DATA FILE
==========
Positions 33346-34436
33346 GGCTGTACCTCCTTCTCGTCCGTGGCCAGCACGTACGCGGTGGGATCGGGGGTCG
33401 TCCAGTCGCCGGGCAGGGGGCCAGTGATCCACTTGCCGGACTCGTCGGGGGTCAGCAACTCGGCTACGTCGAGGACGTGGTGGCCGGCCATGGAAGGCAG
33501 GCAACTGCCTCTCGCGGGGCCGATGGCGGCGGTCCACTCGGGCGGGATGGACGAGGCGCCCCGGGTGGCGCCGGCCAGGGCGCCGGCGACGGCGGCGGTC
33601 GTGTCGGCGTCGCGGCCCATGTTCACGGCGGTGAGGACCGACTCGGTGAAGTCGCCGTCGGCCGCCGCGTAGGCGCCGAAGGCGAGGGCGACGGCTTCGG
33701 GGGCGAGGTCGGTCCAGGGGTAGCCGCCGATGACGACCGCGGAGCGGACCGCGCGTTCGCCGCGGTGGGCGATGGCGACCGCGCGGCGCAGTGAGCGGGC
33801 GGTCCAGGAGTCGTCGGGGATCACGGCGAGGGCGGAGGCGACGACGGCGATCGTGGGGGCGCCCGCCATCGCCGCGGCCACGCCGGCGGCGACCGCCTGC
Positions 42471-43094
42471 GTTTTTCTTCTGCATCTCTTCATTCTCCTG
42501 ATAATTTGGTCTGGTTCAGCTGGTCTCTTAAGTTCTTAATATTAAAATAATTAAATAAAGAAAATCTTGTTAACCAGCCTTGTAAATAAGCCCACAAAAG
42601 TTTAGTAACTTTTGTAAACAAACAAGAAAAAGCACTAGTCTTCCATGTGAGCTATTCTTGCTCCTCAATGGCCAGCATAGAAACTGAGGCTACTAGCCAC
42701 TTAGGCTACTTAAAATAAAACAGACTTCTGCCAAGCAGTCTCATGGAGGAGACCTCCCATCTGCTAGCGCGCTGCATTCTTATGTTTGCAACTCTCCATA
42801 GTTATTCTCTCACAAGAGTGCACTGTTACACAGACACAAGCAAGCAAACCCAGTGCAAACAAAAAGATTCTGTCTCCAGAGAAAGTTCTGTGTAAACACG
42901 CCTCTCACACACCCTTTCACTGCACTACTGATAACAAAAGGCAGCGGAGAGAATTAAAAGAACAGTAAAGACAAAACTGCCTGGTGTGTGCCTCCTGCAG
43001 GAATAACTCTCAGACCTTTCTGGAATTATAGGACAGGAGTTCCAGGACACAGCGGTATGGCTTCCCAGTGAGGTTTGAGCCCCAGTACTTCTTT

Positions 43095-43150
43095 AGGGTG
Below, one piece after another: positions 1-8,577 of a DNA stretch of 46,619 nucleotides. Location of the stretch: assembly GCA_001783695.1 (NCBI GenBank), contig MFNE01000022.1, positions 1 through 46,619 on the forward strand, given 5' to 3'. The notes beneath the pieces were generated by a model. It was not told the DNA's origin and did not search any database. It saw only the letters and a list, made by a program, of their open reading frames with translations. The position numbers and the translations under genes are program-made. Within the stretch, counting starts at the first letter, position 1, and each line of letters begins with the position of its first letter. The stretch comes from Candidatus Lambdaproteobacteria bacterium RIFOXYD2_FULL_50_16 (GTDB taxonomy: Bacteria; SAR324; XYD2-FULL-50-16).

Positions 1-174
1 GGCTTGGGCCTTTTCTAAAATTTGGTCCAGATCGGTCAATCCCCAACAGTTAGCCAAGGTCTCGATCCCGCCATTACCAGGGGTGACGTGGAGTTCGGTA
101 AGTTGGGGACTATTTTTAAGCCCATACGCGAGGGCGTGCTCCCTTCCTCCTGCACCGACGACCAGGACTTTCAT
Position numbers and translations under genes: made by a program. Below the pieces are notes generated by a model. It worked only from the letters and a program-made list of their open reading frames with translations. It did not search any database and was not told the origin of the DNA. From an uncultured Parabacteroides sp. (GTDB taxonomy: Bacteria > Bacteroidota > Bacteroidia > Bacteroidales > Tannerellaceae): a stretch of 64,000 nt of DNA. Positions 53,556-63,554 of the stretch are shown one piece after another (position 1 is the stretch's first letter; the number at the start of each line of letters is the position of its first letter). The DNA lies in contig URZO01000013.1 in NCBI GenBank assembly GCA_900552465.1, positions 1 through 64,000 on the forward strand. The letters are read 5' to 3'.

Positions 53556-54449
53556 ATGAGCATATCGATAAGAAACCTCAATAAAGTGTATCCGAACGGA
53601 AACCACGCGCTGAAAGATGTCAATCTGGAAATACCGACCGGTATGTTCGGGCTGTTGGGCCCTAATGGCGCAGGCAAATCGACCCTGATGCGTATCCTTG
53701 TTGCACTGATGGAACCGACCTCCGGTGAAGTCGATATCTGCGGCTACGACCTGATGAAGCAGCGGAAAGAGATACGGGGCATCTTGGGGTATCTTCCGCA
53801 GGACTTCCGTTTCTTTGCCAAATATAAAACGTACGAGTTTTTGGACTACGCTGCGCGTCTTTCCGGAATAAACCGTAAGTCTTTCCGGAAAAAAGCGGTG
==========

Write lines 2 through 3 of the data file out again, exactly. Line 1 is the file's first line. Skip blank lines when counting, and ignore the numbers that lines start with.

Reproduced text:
33346 GGCTGTACCTCCTTCTCGTCCGTGGCCAGCACGTACGCGGTGGGATCGGGGGTCG
33401 TCCAGTCGCCGGGCAGGGGGCCAGTGATCCACTTGCCGGACTCGTCGGGGGTCAGCAACTCGGCTACGTCGAGGACGTGGTGGCCGGCCATGGAAGGCAG